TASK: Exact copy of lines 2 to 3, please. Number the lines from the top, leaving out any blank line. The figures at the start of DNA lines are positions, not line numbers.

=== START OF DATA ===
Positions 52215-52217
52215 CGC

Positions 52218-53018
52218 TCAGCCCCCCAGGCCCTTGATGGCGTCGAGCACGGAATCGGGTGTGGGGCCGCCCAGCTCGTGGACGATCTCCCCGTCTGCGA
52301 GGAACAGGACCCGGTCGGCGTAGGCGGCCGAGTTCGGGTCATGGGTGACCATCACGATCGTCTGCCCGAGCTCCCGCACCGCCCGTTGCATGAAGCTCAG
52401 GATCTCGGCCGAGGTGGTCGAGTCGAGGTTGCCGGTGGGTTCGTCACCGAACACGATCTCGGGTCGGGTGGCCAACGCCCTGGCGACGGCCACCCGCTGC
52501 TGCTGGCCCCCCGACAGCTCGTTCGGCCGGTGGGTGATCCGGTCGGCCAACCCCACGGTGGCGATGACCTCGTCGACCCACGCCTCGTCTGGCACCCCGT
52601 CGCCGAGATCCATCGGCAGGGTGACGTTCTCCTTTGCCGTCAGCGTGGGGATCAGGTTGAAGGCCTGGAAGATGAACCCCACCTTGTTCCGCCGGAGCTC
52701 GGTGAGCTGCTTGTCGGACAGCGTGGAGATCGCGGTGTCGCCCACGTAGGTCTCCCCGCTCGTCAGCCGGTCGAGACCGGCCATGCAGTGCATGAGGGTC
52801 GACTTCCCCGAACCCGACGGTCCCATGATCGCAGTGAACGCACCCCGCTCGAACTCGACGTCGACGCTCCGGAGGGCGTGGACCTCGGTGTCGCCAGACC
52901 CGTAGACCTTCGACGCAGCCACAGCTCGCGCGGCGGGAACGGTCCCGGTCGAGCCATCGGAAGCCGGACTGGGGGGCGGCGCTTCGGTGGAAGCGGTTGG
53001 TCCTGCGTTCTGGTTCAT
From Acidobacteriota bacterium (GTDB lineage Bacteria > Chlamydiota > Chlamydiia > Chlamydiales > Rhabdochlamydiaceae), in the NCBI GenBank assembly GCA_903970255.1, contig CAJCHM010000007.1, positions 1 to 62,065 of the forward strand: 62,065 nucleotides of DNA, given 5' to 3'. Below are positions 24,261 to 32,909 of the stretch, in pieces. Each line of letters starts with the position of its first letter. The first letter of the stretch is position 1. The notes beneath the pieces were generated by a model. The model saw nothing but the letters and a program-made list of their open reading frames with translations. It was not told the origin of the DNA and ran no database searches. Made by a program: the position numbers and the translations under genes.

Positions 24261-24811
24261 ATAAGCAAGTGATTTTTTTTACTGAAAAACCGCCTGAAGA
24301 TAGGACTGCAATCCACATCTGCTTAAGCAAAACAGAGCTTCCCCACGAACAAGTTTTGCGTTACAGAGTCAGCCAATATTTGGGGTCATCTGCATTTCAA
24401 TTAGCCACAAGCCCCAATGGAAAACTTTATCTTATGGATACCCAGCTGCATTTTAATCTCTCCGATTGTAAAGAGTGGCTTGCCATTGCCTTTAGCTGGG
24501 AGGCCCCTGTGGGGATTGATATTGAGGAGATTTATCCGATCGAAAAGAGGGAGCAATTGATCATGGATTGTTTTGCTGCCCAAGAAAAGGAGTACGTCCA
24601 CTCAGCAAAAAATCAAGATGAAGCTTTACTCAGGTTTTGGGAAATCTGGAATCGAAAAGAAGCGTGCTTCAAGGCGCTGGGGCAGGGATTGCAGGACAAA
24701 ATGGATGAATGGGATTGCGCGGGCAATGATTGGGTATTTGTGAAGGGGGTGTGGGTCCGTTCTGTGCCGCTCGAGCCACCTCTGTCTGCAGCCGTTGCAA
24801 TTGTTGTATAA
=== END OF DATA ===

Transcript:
52215 CGC

Positions 52218-53018